All four of the following chairs have the patented Hunzinger Duplex spring, so it is safe to say these are truly made by Hunzinger.

That’s a wrap.  I’ll update this post as I have more thoughts over time or as others have thoughts.  Leave me any corrections or additions in the comments below. I’d like to make this post an accurate and complete portrayal of the differences between these two makers.

My question to the Hunzinger connoisseurs out there is:  1) Based on what is above, is it safe for us to say that any spiral-legged table cannot be a Hunzinger?

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  • Marc Andrew - December 10, 2010

    Yes, I have often seen Merklen attributed as Hunzinger. I find is especially odd because Merklen is a desirable and well know name. It seems that once people feel that they have some knowledge of antiques, they also feel that they no longer have a responsibility to research pieces. With so much reference material identifying Merklen pieces, it shouldn’t be such a struggle to correctly attribute them. It is remarkable to me when I find pieces that are misattributed when there are examples online that are identical, or at least near identical, that are either signed or found in catalogues. Thank you for continuing the good fight :).

  • Scott Geyer - December 14, 2010

    Great post John! I would have to agree that none of the 20 something patents that George Hunzinger registered were for tables that included spiral legs. In addition, none of his works with patents on them include tapered spiral pieces… which leads me to belive that he simply did not use them in his designs. Nice research!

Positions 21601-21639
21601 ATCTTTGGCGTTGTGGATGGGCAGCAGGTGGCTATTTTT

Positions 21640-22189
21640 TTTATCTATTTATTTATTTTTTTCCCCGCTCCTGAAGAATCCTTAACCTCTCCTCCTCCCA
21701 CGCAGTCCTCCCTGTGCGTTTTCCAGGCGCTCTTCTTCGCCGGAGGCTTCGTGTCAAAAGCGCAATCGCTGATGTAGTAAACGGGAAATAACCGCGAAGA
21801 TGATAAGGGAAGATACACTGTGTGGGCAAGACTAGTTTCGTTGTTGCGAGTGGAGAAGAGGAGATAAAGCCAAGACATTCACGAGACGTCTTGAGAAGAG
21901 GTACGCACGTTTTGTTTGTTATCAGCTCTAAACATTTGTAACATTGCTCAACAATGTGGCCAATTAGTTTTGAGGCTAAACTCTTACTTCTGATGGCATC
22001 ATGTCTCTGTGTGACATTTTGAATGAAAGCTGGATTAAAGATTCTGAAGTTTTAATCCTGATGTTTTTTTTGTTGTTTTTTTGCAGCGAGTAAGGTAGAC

• John Werry - December 14, 2010

    One can see a very similar table to the top image here

  • 1881victorian - December 21, 2010

    One very similar to the 4th image (from top) is pictured and listed for sale (as of 12/21/10) at the link below.


    – Jason

  • Tami Salwasser - August 2, 2015

    I recently finished refurbishing what I believed to be a Hudzinger now I’m not sure it is a magnacifent piece and I’m am looking to sell it .any help would be appreciated

  • David Julin - July 10, 2017

    Hello, John,

    Thanks for your dedication to keeping Hunzinger separate from Merklin. I am a hobbyist antique collector/restorer/seller, and have two Hunzinger (I believe) platform rockers made from a light-colored wood. Did Hunzinger ever use pecan/hickory in his turned wood rockers? The wood is very hard. The split wouldn’t stay glued after clamping for over 24 hrs using Tightbond III adhesive. One rocker is more blond, the other is closer to amber, though both appear to have been made to match, minus some differences in the details.


    • John Werry - August 8, 2017

      David, sorry never did any due diligence on the wood types that Hunzinger used. Maybe some other visitors to this site would know. I bet a professional woodworker could identify it by grain.